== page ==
birds. They tend to migrate in small flocks of their own 
kind to winter Populations have been declining for un- 
known reasons. 

(DoUchoi lyx oryzivonis) 

The adult male bobolink in spring 
has one of the most unique color pat- 
terns, with lighter colors above and 
black lower parts. It shows a buff-col- 


Rusty Blackbird 

ored hind neck, with white shoul- 
ders, back, rump, and upper tail 
coverts. The female is light buff- 
olive below, with streakeci flanks 
and two brown stripes over its 
head. Come fall, the male takes on 
similar but richer colors. 
Bobolinks are a common tran- 
sient across Virginia but — ^^ 
breed in a few, select loca- 
tions. Bobolinks favor large 
grassy fields, especially of 
hay, alfalfa, and wheat, as 
well as dry brushy marshes 
and fallow fields. As with all 
blackbirds, they begin to 
gather in flocks as early as 
late July to begin their mi- 
gration. They migrate out 
over the ocean to South 
America south of the Equa- 
tor as far as Argentina anci 
Paraguay, a distance of 6,000 
miles! This is another black- 
bird considered a pest due to 
its affinity for rice. Early 
mowing of hay and alfalfa 
fields in the East de- 
stroyed their nesting at- 
tempts, resulting in a pop- 
ulation decline. 

Eastern Meddowlcirk 

(Stuniella nmgiin) 

The eastern meadowlark is a bird of 
the open fields. Its spring song is de- 
livered from atop a post or stump or 
from the ground with head up, point- 
ing skyward. It's a stocky, short- 
tailed bird with a long bill and is best 
identified by its lemon yellow breast 
with a distinctive black V on its chest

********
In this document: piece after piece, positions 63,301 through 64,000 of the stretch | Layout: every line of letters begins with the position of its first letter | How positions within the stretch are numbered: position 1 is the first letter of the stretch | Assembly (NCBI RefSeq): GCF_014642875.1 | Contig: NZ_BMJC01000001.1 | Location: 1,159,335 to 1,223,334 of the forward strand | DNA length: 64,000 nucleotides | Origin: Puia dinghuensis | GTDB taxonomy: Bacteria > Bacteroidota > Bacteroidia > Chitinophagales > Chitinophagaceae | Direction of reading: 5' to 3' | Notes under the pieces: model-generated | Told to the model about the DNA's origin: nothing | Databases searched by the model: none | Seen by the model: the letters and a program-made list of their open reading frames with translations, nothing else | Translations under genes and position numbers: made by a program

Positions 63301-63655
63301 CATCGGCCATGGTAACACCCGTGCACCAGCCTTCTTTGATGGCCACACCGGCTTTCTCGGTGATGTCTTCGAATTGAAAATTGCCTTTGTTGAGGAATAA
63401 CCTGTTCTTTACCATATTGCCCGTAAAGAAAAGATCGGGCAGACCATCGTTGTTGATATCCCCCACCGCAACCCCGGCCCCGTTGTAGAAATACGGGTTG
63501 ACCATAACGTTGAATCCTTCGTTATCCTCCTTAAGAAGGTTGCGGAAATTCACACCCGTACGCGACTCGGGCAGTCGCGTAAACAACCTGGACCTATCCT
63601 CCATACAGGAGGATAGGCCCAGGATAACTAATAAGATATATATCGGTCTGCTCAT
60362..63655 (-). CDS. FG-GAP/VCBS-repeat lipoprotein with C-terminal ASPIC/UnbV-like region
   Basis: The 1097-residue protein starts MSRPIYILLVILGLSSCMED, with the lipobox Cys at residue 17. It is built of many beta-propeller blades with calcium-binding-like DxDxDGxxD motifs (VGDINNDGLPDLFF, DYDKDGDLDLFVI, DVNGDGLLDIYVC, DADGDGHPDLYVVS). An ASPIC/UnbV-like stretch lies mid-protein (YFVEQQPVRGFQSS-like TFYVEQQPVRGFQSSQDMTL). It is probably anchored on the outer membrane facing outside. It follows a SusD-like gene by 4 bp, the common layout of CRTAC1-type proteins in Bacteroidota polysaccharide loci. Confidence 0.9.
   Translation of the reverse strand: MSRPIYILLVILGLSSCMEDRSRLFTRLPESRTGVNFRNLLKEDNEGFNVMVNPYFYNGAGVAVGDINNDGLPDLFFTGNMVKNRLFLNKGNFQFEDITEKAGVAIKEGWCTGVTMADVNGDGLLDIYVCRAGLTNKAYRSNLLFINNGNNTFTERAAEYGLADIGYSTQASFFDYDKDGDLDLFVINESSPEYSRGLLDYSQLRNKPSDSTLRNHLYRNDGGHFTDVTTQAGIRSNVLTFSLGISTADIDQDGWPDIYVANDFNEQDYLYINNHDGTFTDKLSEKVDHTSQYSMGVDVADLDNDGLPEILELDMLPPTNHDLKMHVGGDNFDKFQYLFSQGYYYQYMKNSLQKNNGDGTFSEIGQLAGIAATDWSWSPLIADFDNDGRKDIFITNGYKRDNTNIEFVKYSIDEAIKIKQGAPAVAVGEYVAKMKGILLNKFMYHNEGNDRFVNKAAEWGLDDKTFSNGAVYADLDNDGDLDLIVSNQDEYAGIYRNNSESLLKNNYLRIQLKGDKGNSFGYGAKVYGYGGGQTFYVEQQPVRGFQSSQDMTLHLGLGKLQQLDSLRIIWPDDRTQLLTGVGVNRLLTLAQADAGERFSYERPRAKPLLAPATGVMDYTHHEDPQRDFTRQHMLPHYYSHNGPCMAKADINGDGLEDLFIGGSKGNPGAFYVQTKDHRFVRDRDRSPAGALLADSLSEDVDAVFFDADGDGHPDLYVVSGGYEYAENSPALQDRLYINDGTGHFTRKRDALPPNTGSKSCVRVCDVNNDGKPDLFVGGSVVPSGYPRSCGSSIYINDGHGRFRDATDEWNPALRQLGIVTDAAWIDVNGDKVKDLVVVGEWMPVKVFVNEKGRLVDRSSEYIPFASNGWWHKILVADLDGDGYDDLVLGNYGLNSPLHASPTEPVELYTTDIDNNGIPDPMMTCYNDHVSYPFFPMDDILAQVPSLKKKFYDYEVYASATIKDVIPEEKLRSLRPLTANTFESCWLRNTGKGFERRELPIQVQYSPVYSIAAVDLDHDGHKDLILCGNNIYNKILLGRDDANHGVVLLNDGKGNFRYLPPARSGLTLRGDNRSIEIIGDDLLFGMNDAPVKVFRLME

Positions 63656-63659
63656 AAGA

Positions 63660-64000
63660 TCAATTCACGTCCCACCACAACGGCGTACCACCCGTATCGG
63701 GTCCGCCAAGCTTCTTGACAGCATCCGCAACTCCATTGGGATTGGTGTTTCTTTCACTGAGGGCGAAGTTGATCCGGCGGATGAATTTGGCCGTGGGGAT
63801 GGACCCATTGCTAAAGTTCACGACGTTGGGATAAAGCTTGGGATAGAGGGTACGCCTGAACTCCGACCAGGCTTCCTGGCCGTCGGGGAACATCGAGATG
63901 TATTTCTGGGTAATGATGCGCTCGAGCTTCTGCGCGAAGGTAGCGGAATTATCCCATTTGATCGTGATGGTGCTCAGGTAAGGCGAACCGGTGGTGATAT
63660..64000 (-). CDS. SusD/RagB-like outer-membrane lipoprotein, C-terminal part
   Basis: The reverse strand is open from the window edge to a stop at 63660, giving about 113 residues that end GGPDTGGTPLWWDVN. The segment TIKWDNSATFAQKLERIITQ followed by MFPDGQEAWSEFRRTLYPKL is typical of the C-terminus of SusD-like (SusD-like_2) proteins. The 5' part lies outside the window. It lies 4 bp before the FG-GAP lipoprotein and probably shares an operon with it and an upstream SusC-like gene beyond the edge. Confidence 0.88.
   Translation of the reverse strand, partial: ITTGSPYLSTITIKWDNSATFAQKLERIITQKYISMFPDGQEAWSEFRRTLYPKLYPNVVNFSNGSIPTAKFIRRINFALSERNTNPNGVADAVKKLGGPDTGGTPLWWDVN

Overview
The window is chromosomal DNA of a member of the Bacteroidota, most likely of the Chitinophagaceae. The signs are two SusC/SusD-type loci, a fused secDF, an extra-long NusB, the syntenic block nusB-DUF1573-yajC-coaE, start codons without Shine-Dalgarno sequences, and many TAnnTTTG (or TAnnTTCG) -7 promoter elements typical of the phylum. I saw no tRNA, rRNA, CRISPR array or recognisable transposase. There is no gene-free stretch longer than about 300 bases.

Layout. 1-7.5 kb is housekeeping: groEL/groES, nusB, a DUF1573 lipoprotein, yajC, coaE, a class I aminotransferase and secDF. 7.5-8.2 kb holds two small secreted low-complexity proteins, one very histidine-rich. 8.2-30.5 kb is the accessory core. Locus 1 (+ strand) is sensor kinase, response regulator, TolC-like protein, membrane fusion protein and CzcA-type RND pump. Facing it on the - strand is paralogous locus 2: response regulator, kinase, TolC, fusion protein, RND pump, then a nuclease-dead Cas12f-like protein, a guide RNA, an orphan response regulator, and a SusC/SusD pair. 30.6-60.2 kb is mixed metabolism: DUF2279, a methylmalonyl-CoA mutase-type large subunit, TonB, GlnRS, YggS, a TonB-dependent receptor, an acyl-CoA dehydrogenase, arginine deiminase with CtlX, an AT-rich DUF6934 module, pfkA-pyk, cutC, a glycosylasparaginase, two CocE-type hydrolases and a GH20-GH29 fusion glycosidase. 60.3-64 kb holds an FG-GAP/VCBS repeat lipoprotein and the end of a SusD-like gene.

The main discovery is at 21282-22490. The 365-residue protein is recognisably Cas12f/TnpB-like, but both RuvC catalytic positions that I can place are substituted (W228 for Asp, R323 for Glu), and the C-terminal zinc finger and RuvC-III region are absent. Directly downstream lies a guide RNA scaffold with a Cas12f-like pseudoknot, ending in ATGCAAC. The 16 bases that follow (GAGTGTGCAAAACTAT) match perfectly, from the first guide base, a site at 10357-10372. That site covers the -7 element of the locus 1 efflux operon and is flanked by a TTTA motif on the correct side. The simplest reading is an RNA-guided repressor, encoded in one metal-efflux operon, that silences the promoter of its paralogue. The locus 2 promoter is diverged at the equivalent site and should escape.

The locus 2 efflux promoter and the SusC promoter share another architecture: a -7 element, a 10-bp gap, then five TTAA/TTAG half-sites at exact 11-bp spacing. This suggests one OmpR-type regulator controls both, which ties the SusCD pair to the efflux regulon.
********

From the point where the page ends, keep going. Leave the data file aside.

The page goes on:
and a striped head. It has a chicken- 
like walk with a habit of flicking aiid 
fanning its tail, and shows white 
outer tail feathers when it flies. Nests 
are grassy structures built in slight 
depressions in older, flattened vege- 
tation amid dense clumps of grasses 
and are covered by arching growths 
of taller grasses. Parent birds don't fly 
directly to or away from the nest, in 
order to hide its location. In some 
cases, they leave a matted down trail 
to the nest, due to their many com- 
ings aiid goings. Many winter in Vir- 
ginia throughout the Coastal Plain of 
the lower James River to the North- 

Eastern Meadowlark 

em Neck, an area south of Virginia 
Beach, and the Eastern Shore. Mead- 
owlark populations are declining 
due to clean farming practices and 
loss of hedgerows. 

Baltimore Oriole 

(Icterus galbula) 

Baltimore orioles favor larger trees in 
parks, residential areas, and along 
country roads and rivers. They seem 
to prefer elms but will be found in 
other, large deciduous trees and fruit 
orchards. Females arrive after the 
males to the same general area where 
they nested during the previous year. 
One of this bird's most outstand- 
ing characteristics is its nest. The fe- 
male anchors and suspends it with a 
foundation of strong fibrous 
materials; then, expertly 
weaves plant fibers and ani- 
mal hair to form a hanging 

pocket four to six inches 
deep. It is not only a work 
of art but durable, often 
lasting two or three years. It 
is rarely, if ever, used again. Balti- 
more orioles have one brood, and 
once the family is fledged, they 
leave the breeding area and go into 
dense woods or swamps. From late 
August and into September they 
begin meandering southward, 
with some wintering along the 
South Atlantic and Gulf coasts. 

Orchard Oriole 

(Icterus spurius)